President's Council on Jobs meets in Palo Alto

August 2, 2011 8:55:51 PM PDT
The White House is hoping it can shift the nation's attention to the ailing economy and to job growth. That was the focus of an event in Palo Alto on Tuesday.

They are a team of all-stars, tapped by the president to advise him how to create more jobs and get the economy in gear. Facebook Chief Operating Officer Sheryl Sandberg was there as well as Netflix CEO Reed Hastings. However, as investor and AOL founder Steve Case points out, Washington has been preoccupied with budget and debt issues.

"The time and attention in Washington and throughout the nation, but certainly Washington, needs to shift to the jobs and economy, and hopefully people will now leave Washington for a few weeks of vacation and come back in September, and that will be the main event," said Case.

These presidential advisers gathered in Palo Alto to brainstorm in public. They hammered away at cuts in education, while embracing entrepreneurs as job creators.

"This next wave of social, local, mobile innovation... entrepreneurs everywhere... how that transforms businesses, I think, has great opportunity," said venture capitalist and council member John Doerr as he held an iPhone4.

Doerr is a venture capitalist at Kleiner Perkins. He says innovation is what drives job growth here. VMware, which hosted the event, is a prime example.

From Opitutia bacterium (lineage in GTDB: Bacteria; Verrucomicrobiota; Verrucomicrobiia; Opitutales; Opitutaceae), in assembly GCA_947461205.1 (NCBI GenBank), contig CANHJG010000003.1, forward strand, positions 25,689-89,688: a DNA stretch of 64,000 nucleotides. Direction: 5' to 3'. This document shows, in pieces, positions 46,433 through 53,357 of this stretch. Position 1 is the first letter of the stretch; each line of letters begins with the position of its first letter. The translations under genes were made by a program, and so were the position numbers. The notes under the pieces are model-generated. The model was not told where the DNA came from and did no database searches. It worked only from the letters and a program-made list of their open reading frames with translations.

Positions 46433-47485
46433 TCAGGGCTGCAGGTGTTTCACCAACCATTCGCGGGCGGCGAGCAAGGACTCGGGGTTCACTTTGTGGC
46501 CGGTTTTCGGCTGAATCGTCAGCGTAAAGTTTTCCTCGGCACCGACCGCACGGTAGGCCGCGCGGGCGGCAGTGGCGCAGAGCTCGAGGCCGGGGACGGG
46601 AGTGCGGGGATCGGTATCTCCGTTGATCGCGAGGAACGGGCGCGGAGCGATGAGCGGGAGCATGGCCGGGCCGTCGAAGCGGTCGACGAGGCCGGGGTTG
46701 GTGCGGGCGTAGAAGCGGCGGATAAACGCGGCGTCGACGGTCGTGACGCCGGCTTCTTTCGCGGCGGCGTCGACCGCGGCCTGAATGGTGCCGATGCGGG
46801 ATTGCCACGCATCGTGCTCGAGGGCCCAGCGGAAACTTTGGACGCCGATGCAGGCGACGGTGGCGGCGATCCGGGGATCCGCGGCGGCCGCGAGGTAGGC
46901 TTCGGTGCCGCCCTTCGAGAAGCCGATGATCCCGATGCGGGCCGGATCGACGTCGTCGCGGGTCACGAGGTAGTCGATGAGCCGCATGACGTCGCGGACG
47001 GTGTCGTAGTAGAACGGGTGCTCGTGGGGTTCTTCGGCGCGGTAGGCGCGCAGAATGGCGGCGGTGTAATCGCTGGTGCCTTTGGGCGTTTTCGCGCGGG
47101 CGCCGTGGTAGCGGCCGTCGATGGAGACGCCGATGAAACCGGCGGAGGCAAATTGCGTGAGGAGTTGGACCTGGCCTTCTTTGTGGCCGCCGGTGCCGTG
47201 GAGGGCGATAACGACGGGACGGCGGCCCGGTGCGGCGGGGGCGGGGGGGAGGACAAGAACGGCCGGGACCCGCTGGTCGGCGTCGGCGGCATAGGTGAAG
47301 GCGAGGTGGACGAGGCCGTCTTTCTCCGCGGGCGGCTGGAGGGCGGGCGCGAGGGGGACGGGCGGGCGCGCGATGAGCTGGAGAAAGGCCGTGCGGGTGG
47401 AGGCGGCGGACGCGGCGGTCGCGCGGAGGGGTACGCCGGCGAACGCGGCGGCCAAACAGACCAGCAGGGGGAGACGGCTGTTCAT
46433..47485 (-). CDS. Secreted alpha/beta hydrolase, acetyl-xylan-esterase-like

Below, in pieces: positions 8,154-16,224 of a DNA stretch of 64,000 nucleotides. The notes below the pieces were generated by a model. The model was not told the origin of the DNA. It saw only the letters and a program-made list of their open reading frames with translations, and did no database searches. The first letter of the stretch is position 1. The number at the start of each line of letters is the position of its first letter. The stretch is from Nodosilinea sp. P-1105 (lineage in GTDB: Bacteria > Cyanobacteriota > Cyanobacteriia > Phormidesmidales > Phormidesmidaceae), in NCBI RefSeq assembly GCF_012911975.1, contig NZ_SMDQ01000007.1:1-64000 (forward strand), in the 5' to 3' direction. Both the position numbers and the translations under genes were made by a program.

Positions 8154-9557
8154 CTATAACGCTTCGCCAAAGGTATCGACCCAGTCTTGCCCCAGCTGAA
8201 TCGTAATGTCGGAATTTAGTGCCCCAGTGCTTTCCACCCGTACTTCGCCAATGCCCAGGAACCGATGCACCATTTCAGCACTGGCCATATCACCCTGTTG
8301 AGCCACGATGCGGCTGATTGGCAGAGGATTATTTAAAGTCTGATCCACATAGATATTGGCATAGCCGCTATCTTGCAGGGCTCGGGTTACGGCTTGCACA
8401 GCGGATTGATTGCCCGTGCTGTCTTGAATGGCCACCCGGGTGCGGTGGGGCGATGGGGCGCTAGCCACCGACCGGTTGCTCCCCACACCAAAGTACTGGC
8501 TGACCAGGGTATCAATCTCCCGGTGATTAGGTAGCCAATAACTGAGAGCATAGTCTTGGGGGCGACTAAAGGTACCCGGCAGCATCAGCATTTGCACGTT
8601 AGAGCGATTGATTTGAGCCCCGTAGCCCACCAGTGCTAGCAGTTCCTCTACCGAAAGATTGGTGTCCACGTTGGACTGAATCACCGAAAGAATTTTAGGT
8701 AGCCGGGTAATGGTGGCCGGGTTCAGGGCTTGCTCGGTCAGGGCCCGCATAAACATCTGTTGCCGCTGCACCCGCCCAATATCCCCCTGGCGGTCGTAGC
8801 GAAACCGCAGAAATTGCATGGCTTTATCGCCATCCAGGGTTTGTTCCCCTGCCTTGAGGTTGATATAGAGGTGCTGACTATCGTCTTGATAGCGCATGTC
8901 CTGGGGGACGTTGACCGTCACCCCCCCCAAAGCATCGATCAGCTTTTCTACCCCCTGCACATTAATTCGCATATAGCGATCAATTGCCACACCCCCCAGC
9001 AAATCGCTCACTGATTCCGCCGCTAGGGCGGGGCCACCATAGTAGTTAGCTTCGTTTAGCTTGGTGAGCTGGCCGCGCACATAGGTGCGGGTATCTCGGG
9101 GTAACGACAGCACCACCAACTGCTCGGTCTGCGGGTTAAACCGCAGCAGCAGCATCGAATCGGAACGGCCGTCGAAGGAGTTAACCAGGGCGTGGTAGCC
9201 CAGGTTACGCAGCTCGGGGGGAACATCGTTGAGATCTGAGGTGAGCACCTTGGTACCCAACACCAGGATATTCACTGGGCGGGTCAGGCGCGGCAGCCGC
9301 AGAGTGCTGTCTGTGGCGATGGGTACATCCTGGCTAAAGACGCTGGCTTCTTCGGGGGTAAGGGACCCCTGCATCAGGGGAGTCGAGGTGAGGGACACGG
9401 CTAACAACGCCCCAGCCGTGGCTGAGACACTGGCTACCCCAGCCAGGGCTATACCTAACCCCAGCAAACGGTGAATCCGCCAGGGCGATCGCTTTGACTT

"We actually just bought a giant campus in Palo Alto next door, 70 acres, so that we can continue to grow and create new products," said VMware Chief Technology Officer Steve Herrod, Ph.D.

If you think ideas and recommendations never lead to anything, Tuesday's news disproves that. The administration has found a way to keep immigrant entrepreneurs in the U.S. after finishing their graduate studies. Those with a half-million dollars or more to fund a start-up, who will create at least 10 jobs, can apply for a special green card.

There are 10,000 slots available every year for entrepreneurs who want to do a start-up and hire American workers, but half of those, 5000 of them, go unused.

"This is not taking someone's job. This is creating new job opportunities for Americans. So we're clarifying today a streamlined process to get premium processing, get the answers done quickly," said U.S. chief technology officer Aneesh Chopra.

The council's goal is to fire up job creation across the country. The ideas it develops won't fall through the cracks. The council's members meet periodically with the president.

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